Does use of electronic nicotine delivery systems predict current cigarette use among young adults?
 
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1
University of Texas-Austin, United States of America
2
University of Texas School of Public Health Austin Regional Campus, Health Promotion & Behavioral Sciences, United States of America
Publication date: 2018-03-01
 
Tob. Induc. Dis. 2018;16(Suppl 1):A232
 
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ABSTRACT
Background:
Studies indicate that use of electronic nicotine delivery systems (ENDS) predicts subsequent cigarette use, but these are limited by a focus primarily on adolescents or examination of cigarette initiation/onset. Little is known about the impact of ENDS use in current (past 30-day) cigarette use or in changes in current use across young adulthood. This study examined if 1) ENDS use predicted trajectories of young adult current cigarette use over a two-year period.

Methods:
Data are from a five-wave 24-college study in Texas, USA. Wave 1 data were collected in Nov 2014-Feb 2015 and every six months thereafter. To examine the role of ENDS in current cigarette use, only students who reported never using cigarettes at Wave 1 were included, N=2577. At Wave 1, students were 18-25 year olds (m=19.7; sd=1.60); 67.7% female; 31.9%; non-Hispanic white, 27.4% Hispanic, and 40.7% another race/ethnicity. Growth curve modeling was used to examine predictors of the current cigarette use trajectory across the five waves.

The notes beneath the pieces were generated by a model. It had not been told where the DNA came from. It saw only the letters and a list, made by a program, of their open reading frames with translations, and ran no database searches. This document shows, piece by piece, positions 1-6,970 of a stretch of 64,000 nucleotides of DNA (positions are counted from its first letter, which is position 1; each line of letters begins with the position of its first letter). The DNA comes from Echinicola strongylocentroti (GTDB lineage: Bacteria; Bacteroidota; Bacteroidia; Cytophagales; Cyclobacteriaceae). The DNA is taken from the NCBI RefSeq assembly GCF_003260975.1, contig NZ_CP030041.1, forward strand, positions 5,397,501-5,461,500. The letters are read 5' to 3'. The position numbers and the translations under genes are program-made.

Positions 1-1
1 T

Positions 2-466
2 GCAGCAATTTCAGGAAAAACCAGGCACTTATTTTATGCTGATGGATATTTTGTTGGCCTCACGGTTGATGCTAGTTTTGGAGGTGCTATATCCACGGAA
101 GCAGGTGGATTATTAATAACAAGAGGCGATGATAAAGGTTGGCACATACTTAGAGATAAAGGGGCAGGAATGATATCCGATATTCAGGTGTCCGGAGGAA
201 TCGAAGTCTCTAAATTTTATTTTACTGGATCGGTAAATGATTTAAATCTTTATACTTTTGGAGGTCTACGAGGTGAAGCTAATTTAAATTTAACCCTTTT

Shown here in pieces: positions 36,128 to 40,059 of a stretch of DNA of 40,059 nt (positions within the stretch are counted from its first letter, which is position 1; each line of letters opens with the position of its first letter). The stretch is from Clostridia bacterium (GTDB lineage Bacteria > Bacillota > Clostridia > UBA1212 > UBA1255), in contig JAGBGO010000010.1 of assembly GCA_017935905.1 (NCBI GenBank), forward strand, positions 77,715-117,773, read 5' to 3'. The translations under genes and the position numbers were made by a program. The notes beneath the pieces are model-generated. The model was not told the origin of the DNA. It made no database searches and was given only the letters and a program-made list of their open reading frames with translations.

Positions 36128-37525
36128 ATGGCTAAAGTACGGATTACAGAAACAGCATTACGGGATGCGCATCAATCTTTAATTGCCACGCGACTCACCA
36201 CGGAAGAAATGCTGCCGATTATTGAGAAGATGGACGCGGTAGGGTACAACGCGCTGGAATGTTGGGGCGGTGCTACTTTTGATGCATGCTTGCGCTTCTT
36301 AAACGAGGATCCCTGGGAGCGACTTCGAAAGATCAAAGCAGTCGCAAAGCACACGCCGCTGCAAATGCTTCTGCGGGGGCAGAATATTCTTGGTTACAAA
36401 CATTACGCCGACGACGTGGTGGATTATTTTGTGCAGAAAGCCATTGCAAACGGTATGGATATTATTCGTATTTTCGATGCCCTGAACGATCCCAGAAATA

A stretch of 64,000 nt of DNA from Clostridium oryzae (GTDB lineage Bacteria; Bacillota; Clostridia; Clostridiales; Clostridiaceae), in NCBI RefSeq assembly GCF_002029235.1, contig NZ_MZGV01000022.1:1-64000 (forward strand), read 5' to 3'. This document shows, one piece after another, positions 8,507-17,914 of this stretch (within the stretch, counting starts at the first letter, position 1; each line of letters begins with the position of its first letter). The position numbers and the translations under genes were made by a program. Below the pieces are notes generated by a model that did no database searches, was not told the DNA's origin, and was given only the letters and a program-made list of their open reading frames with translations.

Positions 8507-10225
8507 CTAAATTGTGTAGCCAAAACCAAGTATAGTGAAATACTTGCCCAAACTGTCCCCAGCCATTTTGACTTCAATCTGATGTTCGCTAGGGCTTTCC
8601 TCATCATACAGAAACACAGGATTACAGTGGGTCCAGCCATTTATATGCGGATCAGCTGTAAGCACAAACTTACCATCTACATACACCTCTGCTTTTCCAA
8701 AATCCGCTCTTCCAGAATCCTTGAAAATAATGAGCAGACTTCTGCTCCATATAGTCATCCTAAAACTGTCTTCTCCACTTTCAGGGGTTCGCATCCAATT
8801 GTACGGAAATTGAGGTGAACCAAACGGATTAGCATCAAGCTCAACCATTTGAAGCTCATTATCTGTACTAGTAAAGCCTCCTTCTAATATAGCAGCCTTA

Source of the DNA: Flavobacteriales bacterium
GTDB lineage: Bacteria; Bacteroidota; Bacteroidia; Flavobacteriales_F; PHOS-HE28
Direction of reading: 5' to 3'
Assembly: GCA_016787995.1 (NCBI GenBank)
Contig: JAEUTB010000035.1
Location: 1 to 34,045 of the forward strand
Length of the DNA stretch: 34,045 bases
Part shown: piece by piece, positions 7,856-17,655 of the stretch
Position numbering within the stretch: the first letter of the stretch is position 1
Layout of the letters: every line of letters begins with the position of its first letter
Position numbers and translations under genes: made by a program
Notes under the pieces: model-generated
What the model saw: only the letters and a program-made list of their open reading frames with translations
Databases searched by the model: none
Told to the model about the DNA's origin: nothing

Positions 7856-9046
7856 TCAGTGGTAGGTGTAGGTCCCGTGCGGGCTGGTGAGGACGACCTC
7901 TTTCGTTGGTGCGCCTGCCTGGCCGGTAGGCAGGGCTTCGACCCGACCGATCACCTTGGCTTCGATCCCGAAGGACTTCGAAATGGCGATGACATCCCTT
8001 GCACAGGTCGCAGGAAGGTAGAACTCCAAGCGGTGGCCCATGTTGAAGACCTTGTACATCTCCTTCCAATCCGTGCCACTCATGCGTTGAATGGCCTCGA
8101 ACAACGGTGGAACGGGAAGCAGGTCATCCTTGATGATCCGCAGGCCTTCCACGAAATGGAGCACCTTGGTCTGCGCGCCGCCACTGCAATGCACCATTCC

Results:
Wave 1 ever ENDS use predicted a faster increase in the current cigarette use trajectory (OR= 2.87 [1.32, 6.25]) in the unconditional model (model with no covariates). However, this effect became non-significant when Wave 1 time-invariant covariates, including socio-demographics, family tobacco use, friend cigarette use, cigarette use susceptibility, and use of other tobacco (i.e., hookah, cigars, smokeless) products were added. Examination of the full model indicated that peer use (OR=1.44 [1.01, 2.06]), susceptibility to cigarette use (OR=4.49 [2.84, 7.10]), and other tobacco use (OR=2.40 [1.62, 3.56]) predicted an increasing cigarette use trajectory.

Conclusions:
Findings are in contrast to research indicating the ENDS use predicts cigarette initiation, but also extend it by showing that young adults who are susceptible to cigarette use and who use other tobacco products (besides ENDS) are at elevated risk for current cigarette use.

eISSN:1617-9625